I got this book when I went to Singapore last month. One of my missions was to get a book written by a local author. I went to Kinokuniya and spent a lot of time at the local authors section. But I didn’t know what to get. I had absolutely no knowledge about Singaporean writers. So I decided to go to the information desk and ask. This girl who worked there went to the local authors section with me and showed me some books. But she said her personal favorite was this book called What Gives Us Our Names by Alvin Pang. So after looking through some of the pages of the books she gave me, I decided to get this one.
It’s a small book, and so I finished reading it in one day (I didn’t spend the whole day, of course). The writing was so beautiful that I couldn’t put it down. The book is a collection of very short stories, from less than a page to a few pages long. Each story is about one main character. And all the characters have names like Beauty, Passion, Purpose, Despair, and so on. And in fact, each character is that very quality he/she is named after. Besides the beautiful writing, I enjoyed reading their stories very much. And I actually teared up a little when I read about Failure. In the end of his story Failure met Humility. They got married and had two children: Experience and Wisdom. It made me think of my own many failures and what I’ve learned from them. My failures are what made me who I am today.
Some of my friends would be surprised if they knew I read these self-help books. But I do read them. It started last year when I was really having a bad time with work and a lot of other things. So I went into a bookstore and bought The Secret. I’d heard people talk about it for a while. It was a bestseller here. So I thought I’d give it a try. And I actually liked it. It made me stop and reevaluate my situation. I’d believed in the law of attraction even before I started reading it. I just never really thought about it that much. I don’t practice everything that is said in the Secret though. There are some things that I agree, and there are some things that I just read and move on. Some people have been criticizing the law of attraction and the methods of achieving what you want in the Secret. But I think if you read it with an open mind and a bit of common sense (whatever that is), it can be helpful and inspirational.
Anyway, I just bought The Hero yesterday. I haven’t started reading it yet but am looking forward to it.
This is the book I’m translating right now. Translation is the part-time job I like very much (actually all my jobs are part-time jobs). Honestly, when I got my first book to translate I was really intimidated by it. The pages and pages seemed to never end. But I told myself that I’d just focus on one page at a time, and that made things a lot easier. It’s funny how I’ve come to like every book I translate (well, I’ve translated only 6 books so far, but that doesn’t matter) even when I felt like I didn’t like it at first. Take this book, for example. I really wanted to send it back to the publisher when I got it. Personally, I don’t like reading books that are too boyish. Plus, the language is very old. If I were to translate a book I thought it should at least be one I would enjoy. But the publisher wouldn’t hear me out. They told me to finish this one and then they’d let me pick the next book. So I was stuck. But After having translated the first few chapters I came to really like it. And everyday that I sit down to translate it’s a new adventure for me.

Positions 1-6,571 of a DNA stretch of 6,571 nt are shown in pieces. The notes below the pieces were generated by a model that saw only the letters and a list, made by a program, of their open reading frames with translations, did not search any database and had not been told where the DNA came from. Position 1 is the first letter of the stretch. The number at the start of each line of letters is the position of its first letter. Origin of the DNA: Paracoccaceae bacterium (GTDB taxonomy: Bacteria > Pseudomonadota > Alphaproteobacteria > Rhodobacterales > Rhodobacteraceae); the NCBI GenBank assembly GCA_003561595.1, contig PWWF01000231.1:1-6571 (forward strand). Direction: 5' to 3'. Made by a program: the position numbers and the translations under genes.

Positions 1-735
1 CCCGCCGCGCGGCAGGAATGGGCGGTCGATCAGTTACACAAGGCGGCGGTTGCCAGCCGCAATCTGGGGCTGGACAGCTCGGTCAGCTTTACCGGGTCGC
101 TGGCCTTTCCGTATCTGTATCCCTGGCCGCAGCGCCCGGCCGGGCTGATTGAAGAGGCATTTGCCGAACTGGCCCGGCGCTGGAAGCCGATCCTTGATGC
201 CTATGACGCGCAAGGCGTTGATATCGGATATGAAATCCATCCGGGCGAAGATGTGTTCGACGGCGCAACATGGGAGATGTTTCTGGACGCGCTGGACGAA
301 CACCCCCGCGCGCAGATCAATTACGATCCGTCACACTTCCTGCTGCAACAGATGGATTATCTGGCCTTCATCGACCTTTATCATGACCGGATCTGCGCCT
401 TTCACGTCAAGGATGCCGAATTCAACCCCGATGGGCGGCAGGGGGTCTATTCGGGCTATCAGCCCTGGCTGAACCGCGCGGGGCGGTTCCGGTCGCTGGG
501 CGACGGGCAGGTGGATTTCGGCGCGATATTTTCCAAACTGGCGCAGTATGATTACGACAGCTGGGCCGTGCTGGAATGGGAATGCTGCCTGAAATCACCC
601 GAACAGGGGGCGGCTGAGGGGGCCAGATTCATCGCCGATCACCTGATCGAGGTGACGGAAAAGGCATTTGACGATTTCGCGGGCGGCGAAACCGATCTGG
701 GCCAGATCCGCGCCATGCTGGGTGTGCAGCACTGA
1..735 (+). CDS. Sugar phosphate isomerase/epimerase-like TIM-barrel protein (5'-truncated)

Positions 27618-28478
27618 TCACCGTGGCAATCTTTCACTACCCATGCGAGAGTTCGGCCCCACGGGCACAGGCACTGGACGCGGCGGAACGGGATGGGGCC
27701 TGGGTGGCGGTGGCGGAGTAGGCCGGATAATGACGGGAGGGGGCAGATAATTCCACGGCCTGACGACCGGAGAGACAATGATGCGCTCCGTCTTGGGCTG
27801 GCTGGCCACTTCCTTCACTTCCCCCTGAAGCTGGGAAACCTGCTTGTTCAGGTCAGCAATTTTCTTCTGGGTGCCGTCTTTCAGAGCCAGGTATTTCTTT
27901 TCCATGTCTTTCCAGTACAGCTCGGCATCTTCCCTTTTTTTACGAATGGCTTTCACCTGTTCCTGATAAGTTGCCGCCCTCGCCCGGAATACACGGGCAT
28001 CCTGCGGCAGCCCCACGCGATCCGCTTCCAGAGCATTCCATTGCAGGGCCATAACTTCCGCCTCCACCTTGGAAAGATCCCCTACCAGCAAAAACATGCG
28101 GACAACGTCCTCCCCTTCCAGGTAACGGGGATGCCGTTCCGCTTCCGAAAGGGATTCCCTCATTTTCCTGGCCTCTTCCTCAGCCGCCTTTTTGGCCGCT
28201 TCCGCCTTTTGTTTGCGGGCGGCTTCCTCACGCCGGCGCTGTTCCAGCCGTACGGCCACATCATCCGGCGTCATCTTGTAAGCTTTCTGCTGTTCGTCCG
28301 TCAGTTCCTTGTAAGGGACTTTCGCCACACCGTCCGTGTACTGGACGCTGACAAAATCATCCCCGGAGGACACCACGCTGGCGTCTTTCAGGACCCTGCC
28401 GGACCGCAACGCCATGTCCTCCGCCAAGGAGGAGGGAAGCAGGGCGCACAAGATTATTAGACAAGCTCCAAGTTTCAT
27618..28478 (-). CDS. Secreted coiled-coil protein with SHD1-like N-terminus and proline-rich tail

This book was one of my favorite books when I was a kid, and it was one of the first books that got me to really love reading. It was given to me by my neighbor who was a professor in English literature at a university in my hometown. She always gave me books as presents, and I think I owe my love of reading to her.
The first time I read this book I was so fascinated by all the stories – I never thought anybody could think up stories like that. My favorite one was “Clem’s Dream.” It’s about a boy who lost his tooth and also his dream to the tooth fairy and is on a quest to get back his dream.
The book in the picture, however, is not the copy that I had as a child. All of my books during that time were gone. Anyway, this book is out of print in Thailand, and I couldn’t find it anywhere. But a few weeks ago I was browsing at a second hand bookstore, and I found this copy. I was very happy. It was like I got transported back to when I was a kid again.
Spell (as in spell a word, not magic spell) is a book that has 14 short stories and 6 lectures from the 2nd Bangkok Creative Writing Workshop. And my short story is one of the 14 stories in this book. The workshop was conducted by a well-known Thai writer, and each week he invited his writer friends to give us lectures. The workshop was held every Saturday for one an a half month. And at the end of the workshop each participant submitted a short story that he/she wrote and developed during the workshop. And all the short stories are published in this book.
My short story is called “Birthday.” And honestly I didn’t know how to write it at first. I’d been writing plays for so long I didn’t know how to start a short story. So in the beginning I wrote it as a monologue, just to get my words out. And later I turned it into a story that is told by this main character. It’s about a woman who decides that she wants to die when she’s 50, and the story goes back and forth between the present and the past.
The workshop instructor asked me if it was my own story. And I said it was, at least some of it. But as a writer (or playwright) you learn how to tell your story and you learn how to hide your story as well. So in a way it’s my story and it’s not.
I read my story again today (the last time I had read it was before I submitted it, and I didn’t even read it when the book first came out), and I think it’s not bad at all.